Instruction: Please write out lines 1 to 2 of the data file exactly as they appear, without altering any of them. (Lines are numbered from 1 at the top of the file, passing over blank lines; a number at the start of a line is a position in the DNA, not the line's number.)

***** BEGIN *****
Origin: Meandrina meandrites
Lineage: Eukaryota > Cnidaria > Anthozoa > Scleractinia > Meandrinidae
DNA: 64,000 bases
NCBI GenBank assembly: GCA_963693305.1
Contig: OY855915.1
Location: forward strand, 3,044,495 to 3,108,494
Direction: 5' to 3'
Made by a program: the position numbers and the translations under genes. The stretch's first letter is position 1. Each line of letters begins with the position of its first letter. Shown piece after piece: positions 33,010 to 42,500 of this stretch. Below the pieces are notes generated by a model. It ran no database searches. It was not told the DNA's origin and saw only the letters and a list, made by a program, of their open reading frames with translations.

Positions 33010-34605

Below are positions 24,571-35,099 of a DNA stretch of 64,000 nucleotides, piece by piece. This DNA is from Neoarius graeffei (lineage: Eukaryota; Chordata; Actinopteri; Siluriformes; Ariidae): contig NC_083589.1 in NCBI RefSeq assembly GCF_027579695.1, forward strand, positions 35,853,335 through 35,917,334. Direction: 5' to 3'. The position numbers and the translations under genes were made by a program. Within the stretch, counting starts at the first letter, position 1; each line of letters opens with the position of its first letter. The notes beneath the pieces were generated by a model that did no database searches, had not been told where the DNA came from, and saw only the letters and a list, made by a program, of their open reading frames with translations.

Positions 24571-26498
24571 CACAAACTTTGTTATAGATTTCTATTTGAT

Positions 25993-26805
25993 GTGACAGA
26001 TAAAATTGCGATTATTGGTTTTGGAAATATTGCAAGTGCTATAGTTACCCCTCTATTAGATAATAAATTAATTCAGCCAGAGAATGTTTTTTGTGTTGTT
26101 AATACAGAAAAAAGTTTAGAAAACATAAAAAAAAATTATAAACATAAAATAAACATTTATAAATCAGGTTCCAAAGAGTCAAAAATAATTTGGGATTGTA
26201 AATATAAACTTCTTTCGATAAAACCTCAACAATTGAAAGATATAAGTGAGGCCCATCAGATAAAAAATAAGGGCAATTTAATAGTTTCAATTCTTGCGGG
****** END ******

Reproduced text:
Origin: Meandrina meandrites
Lineage: Eukaryota > Cnidaria > Anthozoa > Scleractinia > Meandrinidae